Two new reports show Granite Staters are on solid financial footing heading into the holidays compared to the rest of the U.S.
New Hampshire residents have the second highest credit scores on average in the nation according to a data analysis by Wallethub. At the same time, the labor market is improving, with New Hampshire experiencing one of the biggest week-to-week drops in new unemployment claims.
Frugal Yankees in New Hampshire hold an average 719 credit score, second only to Minnesota’s 724, Wallethub reports. The national average is 695, which means most Americans are just below the 700-score considered good credit, according to WalletHub’s findings.
Vermont, Massachusetts, and South Dakota round out the top five with average scores above 700. Alabama at 672, Louisiana at 668, and Mississippi at 662 are the three states with the worst average credit scores.
Patrick A. Cozza, who teaches business at Fairleigh Dickinson University, said the best way to build good credit is to pay your bills on time. Minimizing the use of credit cards is important as well.
“The simple answer again is to manage only the debt you can handle, do not overly subscribe to credit by securing additional credit cards,” Cozza said. “People feel more is better than few, but it could lead to real credit problems down the road if you cannot effectively manage the debt.”
The early days of the COVID-19 pandemic, with business closures and high unemployment rates, put a lot of people into debt. Those who used credit cards to get by during the pandemic can dig their way out of debt and toward a better credit score, Cozza said.
W.H. “Joe” Knight at Seattle University School of Law said it is important to pay down debt and build savings.
“More Americans are saving more these days because of the fewer opportunities to shop, eat out, etc. Accumulate savings and apply some of those extra ‘saved dollars’ to the largest interest-charging creditor bills,” Knight said. “Slow but sure progress to improving a credit score, reducing the total amount of credit you have outstanding.”
New Hampshire residents are keeping up with their bills, and they are working. The Granite State keeps seeing unemployment rates drop, behind only Kentucky for the most recent unemployment rate report.
The labor market is still experiencing the effects of the COVID-19 pandemic, and there are more opportunities being created, according to Thomas Kohler at Boston College Law School.
“A large number of Baby Boomers left the workforce during the pandemic while other workers changed jobs, a good example being the hospitality industry,” Kohler said.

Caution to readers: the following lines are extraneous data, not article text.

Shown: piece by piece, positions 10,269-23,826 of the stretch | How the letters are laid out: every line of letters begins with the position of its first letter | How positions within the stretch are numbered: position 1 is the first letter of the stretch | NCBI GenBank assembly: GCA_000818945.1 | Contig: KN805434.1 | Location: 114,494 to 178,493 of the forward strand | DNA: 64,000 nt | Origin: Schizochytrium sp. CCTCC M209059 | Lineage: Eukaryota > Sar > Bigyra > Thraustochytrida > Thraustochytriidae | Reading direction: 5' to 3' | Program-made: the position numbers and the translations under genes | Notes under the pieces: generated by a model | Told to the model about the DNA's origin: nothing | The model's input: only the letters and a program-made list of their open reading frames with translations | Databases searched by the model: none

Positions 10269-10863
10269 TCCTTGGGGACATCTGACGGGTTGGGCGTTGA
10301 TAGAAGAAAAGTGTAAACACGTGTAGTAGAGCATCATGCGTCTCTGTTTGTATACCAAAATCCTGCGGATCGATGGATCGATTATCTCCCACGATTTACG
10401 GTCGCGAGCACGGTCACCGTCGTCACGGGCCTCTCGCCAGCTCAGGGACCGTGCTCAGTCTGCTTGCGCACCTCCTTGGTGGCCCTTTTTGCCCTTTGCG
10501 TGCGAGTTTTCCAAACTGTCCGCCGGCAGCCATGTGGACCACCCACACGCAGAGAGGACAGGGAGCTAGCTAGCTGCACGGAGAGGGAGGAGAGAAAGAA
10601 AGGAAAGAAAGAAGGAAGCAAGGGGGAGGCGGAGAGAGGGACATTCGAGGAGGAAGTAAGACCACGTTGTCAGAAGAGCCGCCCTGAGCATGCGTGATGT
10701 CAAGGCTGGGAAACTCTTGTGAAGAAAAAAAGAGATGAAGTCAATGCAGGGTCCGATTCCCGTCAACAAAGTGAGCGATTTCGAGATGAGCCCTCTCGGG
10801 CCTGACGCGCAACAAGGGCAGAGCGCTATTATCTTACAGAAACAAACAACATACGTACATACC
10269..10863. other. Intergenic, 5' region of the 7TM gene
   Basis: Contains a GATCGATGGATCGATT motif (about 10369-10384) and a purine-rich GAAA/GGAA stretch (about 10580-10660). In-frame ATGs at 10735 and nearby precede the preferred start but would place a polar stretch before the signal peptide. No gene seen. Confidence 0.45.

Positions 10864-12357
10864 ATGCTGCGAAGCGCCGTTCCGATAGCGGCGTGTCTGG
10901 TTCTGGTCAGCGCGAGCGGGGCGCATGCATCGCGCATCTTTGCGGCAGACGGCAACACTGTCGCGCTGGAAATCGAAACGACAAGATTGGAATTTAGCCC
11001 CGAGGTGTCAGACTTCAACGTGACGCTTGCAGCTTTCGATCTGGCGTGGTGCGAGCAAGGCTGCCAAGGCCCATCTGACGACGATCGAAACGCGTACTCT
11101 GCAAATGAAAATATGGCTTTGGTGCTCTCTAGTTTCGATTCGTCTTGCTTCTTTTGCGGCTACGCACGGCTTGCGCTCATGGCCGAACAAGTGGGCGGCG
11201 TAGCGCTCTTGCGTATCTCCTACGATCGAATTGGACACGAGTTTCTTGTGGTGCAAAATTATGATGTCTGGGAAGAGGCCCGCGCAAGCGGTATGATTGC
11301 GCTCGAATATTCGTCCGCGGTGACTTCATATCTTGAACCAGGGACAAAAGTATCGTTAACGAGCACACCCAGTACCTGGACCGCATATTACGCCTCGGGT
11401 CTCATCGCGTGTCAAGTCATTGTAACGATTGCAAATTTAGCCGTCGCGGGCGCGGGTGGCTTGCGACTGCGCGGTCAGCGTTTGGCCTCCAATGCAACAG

With more opportunities for willing workers, the pressure is on employers. Employers who want to find and keep workers have learned they need to increase pay and benefits, given the new realities of the labor market.
“I think it will take some time for the situation to become clearer, but it seems increasingly clear that people are unwilling to perform unpleasant work at poor rates of remuneration with no voice in their working conditions. Hardly surprising, I would say,” Kohler said.
New Hampshire’s 2.4 percent unemployment rate in October was well below the national average of 3.7 percent reported by the Bureau of Labor Statistics. But it was not the lowest in the nation. That honor went to Minnesota and Utah at 2.1 percent each. Vermont and North Dakota at 2.3 percent also edged out the Granite State. Those numbers reflect a tight labor market that some economists say could restrict growth.
According to the U.S. Chamber of Commerce, New Hampshire is suffering one of the most severe labor shortages in the nation, with just 44 unemployed workers for every 100 open jobs.
However, Jeffrey Arthur, a Professor of Management at Virginia Tech, said while employees have the upper hand now, the economic tide will turn to favor employers.
“Employees are more likely to feel empowered to form and join labor unions at places like Amazon, Starbucks, and other retailers where they have not been able to do this in the past. Employers are also motivated to provide employees with additional benefits such as tuition reimbursement and flexible work arrangements in order to attract and retain them,” Arthur said. “These changes may be short-lived, however. If the economy slows and unemployment increases, I expect to see the balance of power tilting back to employers. These cycles have happened in the past.”